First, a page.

Jewish Post & News issues apology over opinion piece that angered aboriginal leaders

The Manitoba Jewish Post & News has issued an apology over an opinion piece that was critical of the recent Truth and Reconciliation Commission recommendation and has been found offensive by aboriginal leaders.

But editor of Winnipeg-based newspaper defends freedom of expression

Aboriginal leaders outraged over Jewish Post & News opinion piece

8 years ago
Duration 1:54
An opinion piece published in Manitoba's Jewish Post & News has been called both offensive and controversial as it discusses Canada's recent Truth and Reconciliation Commission recommendations

The Manitoba Jewish Post & News has issued an apology over an opinion piece that was critical of the recent Truth and Reconciliation Commission recommendation and has been found offensive by aboriginal leaders. 

The piece was written by former Manitoba provincial court judge Bill Marantz, who was scornful of Canada's aboriginal leaders.

Bill Marantz is the author of an opinion piece that has been called 'egregious, ignorant and hateful' in its criticism of the Truth and Reconciliation Commission and Canada's aboriginal leaders. (LinkedIn)
Regarding Manitoba Justice Murray Sinclair, who was chair of the commission, Marantz wrote that "six years is a long time to be herding fat cats."

As for the rest of Canada's aboriginal leaders, Marantz wrote that they are "too busy feathering their own headdresses to worry about trivialities like chronic unemployment, poverty, illness, alcoholism and crime."

Marantz predicted in the article that people would be living on Mars by the time the commission's recommendations are enacted, calling it the "Half Truth and Recrimination Report."

He goes on to draw parallels between the "obsession" the aboriginal community has with residential schools to the Jewish community's connection to the Holocaust.

"But Auschwitz was not a retraining camp," he wrote. 

In a message posted on the Jewish Post & News website, editor Bernie Bellan apologized to "anyone who was offended by Bill Marantz's column," saying he accepts "full responsibility for not having vetted it properly."

At the same time, Bellan said the issues raised by the column should not be avoided altogether.

"I have received a fair number of emails and calls and have read tweets from individuals who have identified themselves as natives and who have expressed agreement, either in whole or in part with the general tenor of what Bill Marantz had to say," Bellan wrote.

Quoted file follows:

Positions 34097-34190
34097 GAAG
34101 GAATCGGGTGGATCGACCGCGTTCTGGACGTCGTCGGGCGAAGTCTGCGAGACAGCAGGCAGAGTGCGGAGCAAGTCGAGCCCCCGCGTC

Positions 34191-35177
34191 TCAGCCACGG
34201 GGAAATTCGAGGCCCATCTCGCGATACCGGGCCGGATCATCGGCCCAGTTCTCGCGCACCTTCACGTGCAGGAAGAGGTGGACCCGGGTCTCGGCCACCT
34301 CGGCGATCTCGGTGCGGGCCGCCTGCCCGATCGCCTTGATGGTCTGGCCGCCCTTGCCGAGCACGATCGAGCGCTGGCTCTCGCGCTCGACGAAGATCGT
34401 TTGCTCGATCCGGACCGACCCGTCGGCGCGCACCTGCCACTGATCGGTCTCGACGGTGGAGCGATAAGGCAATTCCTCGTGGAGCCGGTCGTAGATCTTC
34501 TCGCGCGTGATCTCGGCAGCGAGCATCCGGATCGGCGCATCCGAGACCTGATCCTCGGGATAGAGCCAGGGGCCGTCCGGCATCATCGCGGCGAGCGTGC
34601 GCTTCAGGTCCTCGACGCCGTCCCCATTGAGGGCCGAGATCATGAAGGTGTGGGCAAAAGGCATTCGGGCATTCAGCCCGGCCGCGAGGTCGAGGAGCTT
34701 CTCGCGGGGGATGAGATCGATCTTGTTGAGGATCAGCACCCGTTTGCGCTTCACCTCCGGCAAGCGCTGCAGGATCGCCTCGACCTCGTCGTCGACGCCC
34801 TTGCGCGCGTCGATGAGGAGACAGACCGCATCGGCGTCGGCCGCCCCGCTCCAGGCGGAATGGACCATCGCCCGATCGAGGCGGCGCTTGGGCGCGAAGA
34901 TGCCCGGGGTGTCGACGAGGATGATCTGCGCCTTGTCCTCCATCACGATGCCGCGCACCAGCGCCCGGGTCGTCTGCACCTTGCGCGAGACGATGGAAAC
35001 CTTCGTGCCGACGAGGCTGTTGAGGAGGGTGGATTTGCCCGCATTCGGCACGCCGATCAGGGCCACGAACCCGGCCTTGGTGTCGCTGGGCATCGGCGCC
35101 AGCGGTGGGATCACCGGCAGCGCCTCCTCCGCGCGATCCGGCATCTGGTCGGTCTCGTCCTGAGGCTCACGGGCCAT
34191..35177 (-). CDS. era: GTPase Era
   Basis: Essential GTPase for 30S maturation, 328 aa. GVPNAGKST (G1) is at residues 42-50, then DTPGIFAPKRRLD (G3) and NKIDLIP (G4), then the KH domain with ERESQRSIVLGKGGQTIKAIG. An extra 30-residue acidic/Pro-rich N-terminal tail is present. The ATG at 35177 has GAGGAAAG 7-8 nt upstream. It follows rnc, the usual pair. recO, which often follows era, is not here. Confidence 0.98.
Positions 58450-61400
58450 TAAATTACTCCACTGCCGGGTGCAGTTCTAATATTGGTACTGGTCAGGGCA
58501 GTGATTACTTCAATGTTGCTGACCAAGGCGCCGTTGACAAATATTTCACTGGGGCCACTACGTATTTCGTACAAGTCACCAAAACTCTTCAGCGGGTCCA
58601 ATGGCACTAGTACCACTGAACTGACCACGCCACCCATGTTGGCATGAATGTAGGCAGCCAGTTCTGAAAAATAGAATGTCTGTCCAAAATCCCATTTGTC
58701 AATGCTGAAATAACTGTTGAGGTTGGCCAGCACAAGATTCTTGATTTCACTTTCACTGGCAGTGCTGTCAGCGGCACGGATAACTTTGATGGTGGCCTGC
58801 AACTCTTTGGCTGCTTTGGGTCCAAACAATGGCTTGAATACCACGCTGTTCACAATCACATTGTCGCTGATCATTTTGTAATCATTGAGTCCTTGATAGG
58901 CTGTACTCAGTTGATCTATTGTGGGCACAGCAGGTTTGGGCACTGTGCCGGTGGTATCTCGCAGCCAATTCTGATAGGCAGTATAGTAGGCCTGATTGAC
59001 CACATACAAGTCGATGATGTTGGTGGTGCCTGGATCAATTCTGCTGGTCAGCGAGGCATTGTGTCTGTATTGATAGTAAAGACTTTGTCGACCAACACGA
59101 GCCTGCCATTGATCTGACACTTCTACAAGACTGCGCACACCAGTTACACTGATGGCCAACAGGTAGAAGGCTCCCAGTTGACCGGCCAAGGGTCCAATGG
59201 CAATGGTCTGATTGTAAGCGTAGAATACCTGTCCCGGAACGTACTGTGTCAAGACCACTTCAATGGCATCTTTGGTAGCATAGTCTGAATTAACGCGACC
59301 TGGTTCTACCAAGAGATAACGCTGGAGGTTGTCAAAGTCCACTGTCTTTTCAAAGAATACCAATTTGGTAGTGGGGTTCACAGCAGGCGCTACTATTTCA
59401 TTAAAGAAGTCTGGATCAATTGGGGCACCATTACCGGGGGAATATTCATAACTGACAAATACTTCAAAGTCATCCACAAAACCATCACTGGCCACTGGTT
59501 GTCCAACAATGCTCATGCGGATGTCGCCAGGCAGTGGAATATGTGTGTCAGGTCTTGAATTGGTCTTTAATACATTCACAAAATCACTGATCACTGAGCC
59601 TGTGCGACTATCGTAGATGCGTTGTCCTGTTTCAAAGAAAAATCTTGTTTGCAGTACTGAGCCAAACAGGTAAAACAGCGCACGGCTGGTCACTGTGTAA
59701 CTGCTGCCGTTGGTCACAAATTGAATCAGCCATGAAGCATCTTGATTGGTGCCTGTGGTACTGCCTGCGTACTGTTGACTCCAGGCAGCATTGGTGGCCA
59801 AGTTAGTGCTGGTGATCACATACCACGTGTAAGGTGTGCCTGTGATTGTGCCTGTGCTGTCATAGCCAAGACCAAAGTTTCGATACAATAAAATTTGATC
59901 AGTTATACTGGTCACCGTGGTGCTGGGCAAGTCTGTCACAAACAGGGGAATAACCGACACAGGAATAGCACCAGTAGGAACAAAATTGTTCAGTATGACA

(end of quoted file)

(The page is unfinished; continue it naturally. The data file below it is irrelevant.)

"That is not to say that I agree with Bill Marantz's piece myself. It's simply to indicate that opinions on sensitive subjects are varied. What I find particularly problematic is the notion that we should all be censoring ourselves and that certain subjects should not be talked about in their entirety."

'He mocks the TRC,' chief says

Jim Bear, chief of the Brokenhead Ojibway Nation, said he found the article offensive and wants to know how the opinion piece ever made it to print.

"He should also give an apology to the First Nations of this country because he mocks the TRC," Bear said. 

Bear suggested it may be too late for sensitivity training for the retired judge.

Earlier on Monday, Bellan defended his choice to print the opinion piece and added that he stood behind the opinions of his writers. However, he conceded that some of the language should have been edited.

"He used a lot of slang and language that would be considered stereotypical, so to that extent, it should have been edited. But to say that his opinion in itself should have been censored, it's not something that I would agree with," Bellan said.

"Now, people have disagreed with me on that, but I stand strongly behind freedom of expression."

Aboriginal leaders say the opinion piece questions the depth of racism in society.

"It reflects a certain attitude that causes us to question the objective standards that we expect of professional people in Canadian society," said Grand Chief Derek Nepinak of the Assembly of Manitoba Chiefs.

Said Bear, "To me, it sounds like hate material, and if the guy's been an editor for quite some time he'd know the parameters for sure."

Niigaanwewidam Sinclair, a professor at the University of Manitoba, commented on Facebook that he also found the piece offensive, calling it "egregious, ignorant, hateful," but he said he would be satisfied with the paper's apology, along with any submitted responses to the piece.

Bellan invites anyone who is interested in writing a response to the column to email him.

Mistaken identity

Marantz said he was inspired to write the article after he was involved in a Twitter argument with a person he believed to be the backup goalie for the Winnipeg Jets, but was in fact a reporter for APTN by the same name, Michael Hutchinson. 

"I was both surprised and impressed. It's embarrassing to admit that a 25-year-old jock, who stops pucks for a living, knows more about the legal status of the aboriginal people than a former (part-time) provincial court judge," Marantz said in the article when he believed he was talking to the backup goalie. 

"Like the authors of the TRC report, [Hutchinson] thinks you can cure cancer with Band-Aids, provided you use enough of them," he added. 

Marantz would not do an interview with CBC, but said he is open to discuss what he said with Bear and Hutchinson.